Well-made and effective, HAVENHURST (2016) is one of those horror movies that's so intensely suspenseful that it may have you reaching for the ulcer medicine before it's over.
As recovering alcoholic Jackie, a dark-haired Julie Benz conveys the same wounded vulnerability that defined her character on "Dexter." This time, however, she's still grieving over the loss of her young daughter during a drunken mishap and struggling against a perpetual craving to hit the sauce again.
When her rehab group locates her in the very same apartment from which her friend Danielle (cult fave Danielle Harris) disappeared without a trace, Jackie quickly begins to suspect some kind of foul play going on within the massive old Victorian building.
(We've already seen Danielle and her cokehead boyfriend get murdered by an unseen maniac in the first scene, SCREAM-style, so we're way ahead of her.)
Other tenants are shown being terrorized and killed in nasty ways, all of which director and co-writer Andrew C. Erin renders with ample style and creepy-old-house Gothic atmosphere.
While much of the film's first half is straight thriller stuff, there are a couple of key scenes that are surprisingly over-the-top gory. This is especially true of the fate which befalls the abusive foster father of Sarah (Belle Shouse, A MILLION WAYS TO DIE IN THE WEST), a troubled little girl from the building whom Jackie befriends.
Venerable actress Fionnula Flanagan (SLIPSTREAM, KILL THE IRISHMAN) already creeped us out in THE OTHERS and gets to do so again here as the building's oddball owner, Eleanor, who may know a thing or two about the strange goings-on, as might her overgrown handyman son, Ezra (Matt Lasky, INALIENABLE).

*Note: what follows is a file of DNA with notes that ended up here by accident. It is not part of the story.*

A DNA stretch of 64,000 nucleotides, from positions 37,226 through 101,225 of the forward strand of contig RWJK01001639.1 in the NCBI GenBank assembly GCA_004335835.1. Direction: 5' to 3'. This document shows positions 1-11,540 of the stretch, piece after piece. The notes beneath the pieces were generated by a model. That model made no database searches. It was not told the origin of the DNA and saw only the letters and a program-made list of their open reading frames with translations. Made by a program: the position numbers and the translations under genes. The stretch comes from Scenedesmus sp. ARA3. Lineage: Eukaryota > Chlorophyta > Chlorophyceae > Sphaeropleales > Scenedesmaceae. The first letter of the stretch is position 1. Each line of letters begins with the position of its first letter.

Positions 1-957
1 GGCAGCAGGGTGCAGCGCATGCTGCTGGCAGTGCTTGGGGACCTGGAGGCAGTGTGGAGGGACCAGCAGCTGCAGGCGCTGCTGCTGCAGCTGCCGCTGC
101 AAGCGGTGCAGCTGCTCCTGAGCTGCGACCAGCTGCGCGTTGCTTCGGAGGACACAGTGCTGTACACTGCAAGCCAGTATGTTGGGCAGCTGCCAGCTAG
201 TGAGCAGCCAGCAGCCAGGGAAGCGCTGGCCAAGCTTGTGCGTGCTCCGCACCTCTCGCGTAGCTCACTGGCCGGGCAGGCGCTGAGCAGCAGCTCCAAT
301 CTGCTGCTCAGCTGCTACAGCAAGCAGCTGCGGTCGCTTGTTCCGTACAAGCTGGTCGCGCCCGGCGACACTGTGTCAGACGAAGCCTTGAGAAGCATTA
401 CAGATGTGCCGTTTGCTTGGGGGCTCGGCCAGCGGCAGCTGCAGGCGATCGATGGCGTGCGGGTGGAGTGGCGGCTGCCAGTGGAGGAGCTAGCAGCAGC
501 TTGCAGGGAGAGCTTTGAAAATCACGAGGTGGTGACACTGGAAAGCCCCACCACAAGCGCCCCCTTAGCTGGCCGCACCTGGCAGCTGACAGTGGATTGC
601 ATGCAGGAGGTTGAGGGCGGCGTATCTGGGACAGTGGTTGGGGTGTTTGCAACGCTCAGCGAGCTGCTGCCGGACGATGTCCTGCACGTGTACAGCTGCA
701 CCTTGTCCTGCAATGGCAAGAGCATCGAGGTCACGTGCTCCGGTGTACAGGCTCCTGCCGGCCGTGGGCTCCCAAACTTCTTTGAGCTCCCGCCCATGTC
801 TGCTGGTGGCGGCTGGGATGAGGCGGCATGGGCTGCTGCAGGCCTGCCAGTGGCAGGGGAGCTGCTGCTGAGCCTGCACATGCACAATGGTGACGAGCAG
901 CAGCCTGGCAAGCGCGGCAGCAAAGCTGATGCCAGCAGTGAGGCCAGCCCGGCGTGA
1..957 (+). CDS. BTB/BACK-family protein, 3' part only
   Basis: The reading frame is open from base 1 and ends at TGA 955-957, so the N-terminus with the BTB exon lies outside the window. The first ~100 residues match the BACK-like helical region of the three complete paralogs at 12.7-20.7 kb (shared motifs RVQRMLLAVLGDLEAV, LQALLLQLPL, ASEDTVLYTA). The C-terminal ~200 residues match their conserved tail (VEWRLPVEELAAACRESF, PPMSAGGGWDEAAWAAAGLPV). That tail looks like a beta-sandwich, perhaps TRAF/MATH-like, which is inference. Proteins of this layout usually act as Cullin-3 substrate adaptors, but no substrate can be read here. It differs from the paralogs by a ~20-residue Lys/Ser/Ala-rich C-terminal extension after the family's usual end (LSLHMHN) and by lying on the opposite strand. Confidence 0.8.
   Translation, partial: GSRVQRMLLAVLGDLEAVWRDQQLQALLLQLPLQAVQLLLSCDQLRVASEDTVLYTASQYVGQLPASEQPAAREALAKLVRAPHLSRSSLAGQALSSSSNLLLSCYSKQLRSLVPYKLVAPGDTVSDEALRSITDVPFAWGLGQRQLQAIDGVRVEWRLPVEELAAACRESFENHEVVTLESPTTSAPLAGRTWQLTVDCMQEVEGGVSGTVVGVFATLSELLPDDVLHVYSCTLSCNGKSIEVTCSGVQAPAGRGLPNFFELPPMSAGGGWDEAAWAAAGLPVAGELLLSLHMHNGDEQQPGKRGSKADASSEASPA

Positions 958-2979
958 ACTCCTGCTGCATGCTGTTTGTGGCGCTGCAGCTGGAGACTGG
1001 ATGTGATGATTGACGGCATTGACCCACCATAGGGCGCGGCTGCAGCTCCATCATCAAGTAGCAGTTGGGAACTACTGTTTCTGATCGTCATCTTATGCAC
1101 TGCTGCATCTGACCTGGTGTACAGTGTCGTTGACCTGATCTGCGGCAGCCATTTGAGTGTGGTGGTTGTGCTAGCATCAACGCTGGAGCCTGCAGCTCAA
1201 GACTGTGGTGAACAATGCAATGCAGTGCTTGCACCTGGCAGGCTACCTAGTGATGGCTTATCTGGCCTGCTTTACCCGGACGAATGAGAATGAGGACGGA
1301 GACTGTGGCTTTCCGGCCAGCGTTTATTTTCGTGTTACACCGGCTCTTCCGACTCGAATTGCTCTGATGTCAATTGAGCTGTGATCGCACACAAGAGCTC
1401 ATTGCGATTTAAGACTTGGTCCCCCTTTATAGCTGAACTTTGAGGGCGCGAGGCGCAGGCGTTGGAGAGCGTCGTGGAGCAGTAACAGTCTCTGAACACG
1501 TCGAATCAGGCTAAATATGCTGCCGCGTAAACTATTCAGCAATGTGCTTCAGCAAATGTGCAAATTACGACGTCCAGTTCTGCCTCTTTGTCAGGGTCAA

The film doesn't really keep us all that much in the dark, so to speak, about who's behind it all as much as how and why. Jackie's very obliging cop friend Tim (Josh Stamberg) helps her follow the clues, but most of the suspense comes from Jackie and Sarah doing the Nancy Drew bit themselves as they worm their way into the hidden inner workings of that creepy old building and ever closer to grave peril.
And it's here that HAVENHURST really gets you in the gut. Not really all that truly scary, it's one of the most painfully suspenseful horror flicks I've seen in a long time. Director Erin is a whiz at keeping our nerves stretched taut and our rear ends on the edge of our seats for sustained periods of time.
What he's not so good at, unfortunately, is wrapping it all up in satisfactory fashion, unless you happen to be one of those movie masochists who enjoy having your emotional investment in a film rewarded by an abruptly downbeat ending that leaves you with a sour stomach.
HAVENHURST is a well-crafted, nailbiting ride, but you might want to have a bottle of Pepto-Bismol handy at the fadeout.
Pre-order the DVD (release date: March 7)
Coming to Select Theaters and on Cable and Digital VOD February 10